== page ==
When I was last home I was blown away by the amount of immigrants working in my small town. I thought it was wonderful. Tralee was becoming more like New York, a melting pot of cultures.
Unfortunately it didn’t last long. Today as I sit here in the coffee shop I realize all the staff are Irish.
A quick word with the young gentleman behind the counter informs me that when they opened three years ago it was just him, four Polish waitresses, a Lithuanian chef, a part time Irish girl (who was the owner’s niece) and an English hostess.
Today his work colleagues are all from Ireland, Kerry in fact.
“Some of the Polish left to go back home and the chef we had didn’t work out, so John (the boss) hired an Irish chef then,” he explains. “We need to give the jobs to our own now,” he said sternly.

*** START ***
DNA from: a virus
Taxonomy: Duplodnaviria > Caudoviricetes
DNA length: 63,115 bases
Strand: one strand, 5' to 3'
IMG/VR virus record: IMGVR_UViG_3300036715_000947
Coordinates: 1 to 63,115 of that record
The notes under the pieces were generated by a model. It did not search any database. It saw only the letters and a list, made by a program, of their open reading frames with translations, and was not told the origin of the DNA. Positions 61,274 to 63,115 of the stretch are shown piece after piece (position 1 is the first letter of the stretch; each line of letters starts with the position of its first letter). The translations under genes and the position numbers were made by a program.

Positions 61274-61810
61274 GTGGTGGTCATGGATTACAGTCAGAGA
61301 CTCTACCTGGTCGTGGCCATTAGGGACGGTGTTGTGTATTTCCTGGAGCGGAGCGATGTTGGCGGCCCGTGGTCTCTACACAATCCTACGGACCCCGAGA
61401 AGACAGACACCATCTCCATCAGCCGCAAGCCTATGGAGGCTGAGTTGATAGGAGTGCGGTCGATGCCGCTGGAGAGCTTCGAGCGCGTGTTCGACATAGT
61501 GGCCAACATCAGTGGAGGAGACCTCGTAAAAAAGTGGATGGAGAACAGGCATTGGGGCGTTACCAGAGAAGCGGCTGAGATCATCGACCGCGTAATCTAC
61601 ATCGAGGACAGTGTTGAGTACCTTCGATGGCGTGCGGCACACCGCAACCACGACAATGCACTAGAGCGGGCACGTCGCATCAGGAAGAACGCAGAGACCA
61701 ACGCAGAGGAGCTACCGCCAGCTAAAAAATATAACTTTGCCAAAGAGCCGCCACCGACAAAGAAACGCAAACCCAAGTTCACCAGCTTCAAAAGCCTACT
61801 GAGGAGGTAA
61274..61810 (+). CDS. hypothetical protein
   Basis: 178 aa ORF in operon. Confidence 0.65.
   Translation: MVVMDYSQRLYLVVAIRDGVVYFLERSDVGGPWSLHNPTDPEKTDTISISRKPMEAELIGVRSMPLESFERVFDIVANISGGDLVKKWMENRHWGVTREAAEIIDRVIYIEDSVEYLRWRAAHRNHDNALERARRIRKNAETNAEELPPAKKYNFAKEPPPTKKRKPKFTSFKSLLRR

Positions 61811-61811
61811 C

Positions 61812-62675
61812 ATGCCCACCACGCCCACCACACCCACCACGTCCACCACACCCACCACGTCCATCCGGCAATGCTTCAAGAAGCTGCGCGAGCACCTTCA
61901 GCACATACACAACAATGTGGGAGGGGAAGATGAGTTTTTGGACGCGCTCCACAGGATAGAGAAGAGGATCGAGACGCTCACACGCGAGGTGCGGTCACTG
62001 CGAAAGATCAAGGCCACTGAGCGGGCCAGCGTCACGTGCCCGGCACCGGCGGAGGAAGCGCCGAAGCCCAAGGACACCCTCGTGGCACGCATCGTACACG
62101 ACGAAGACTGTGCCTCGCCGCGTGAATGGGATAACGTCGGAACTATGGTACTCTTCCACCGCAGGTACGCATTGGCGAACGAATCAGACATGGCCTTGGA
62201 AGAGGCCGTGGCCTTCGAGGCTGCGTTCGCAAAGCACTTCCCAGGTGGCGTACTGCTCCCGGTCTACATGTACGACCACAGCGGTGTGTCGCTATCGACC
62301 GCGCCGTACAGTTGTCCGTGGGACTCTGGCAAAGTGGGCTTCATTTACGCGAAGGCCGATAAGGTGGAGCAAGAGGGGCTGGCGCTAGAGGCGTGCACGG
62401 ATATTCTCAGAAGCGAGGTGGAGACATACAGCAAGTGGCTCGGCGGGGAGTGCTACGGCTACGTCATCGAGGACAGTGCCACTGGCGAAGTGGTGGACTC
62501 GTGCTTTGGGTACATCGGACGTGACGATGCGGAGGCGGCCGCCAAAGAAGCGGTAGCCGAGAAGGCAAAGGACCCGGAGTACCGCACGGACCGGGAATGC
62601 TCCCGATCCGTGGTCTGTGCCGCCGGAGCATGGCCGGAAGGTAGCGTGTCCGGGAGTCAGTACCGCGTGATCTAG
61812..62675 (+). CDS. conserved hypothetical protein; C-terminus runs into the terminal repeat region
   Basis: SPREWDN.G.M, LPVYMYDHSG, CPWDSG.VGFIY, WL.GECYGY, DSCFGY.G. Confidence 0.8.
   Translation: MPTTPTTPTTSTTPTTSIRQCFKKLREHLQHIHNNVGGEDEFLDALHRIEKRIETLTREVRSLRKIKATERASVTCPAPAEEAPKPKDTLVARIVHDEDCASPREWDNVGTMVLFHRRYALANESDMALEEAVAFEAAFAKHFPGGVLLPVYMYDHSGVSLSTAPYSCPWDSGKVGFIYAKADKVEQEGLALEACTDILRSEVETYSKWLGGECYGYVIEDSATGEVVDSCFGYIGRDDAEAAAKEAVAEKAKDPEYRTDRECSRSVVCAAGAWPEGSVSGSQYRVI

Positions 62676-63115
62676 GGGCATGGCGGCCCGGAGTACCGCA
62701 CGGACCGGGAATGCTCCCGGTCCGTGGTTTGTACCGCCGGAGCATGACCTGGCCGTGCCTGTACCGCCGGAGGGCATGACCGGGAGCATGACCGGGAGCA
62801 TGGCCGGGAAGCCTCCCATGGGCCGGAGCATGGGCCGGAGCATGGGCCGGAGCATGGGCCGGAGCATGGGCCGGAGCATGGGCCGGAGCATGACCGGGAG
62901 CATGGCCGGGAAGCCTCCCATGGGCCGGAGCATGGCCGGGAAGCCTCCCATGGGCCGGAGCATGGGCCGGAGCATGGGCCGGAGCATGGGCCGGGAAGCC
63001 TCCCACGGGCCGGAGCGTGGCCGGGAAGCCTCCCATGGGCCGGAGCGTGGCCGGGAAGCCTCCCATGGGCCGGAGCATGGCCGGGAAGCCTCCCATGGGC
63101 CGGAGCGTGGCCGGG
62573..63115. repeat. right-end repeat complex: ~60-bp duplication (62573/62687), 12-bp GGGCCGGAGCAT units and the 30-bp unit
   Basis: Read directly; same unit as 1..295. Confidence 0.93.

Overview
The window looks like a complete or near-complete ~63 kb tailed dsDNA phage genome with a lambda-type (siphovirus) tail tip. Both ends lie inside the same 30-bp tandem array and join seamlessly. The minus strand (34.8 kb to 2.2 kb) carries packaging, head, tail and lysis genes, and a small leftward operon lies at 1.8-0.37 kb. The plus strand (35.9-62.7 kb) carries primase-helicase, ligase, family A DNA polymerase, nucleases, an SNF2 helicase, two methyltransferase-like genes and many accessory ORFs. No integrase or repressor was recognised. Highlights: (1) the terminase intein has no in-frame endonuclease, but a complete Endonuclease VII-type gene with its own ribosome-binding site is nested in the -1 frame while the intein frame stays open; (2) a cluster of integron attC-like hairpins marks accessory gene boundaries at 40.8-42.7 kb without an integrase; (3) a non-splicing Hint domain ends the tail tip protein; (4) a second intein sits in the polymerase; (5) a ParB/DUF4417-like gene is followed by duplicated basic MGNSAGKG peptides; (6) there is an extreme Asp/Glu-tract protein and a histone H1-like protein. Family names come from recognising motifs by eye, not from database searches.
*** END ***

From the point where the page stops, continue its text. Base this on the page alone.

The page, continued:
Although I’m only home a week, I’ve had many a lunch and dinner in some of the restaurants in the town. The two most notable changes are, first, the nationality of the staff.
I’d say 90% of them are Irish. Four years ago Irish restaurant workers were nowhere to be seen. They had moved on to bigger and better things, and now four years later they are back.
Secondly, the price of food has reduced dramatically. Lunch, including a soda, is about five or six euro. A three course dinner -- if you get the early bird (and most restaurants are now doing early bird) -- is between 10 and 15 euro (and remember in Ireland that includes the tax and tip).
Prices have been slashed dramatically in an effort to draw in more customers and keep businesses afloat. It’s working for now.
Unlike four years ago people are less busy. Mainly because a lot of people are out of work.
But this trip home I find people have more time to sit and talk to me. They don’t have the money to jet set off to Europe or to Dublin for a long weekend.
In fact a lot of Irish people don’t have the money to go out on a Saturday night for a meal and a few drinks. But this too has its advantages.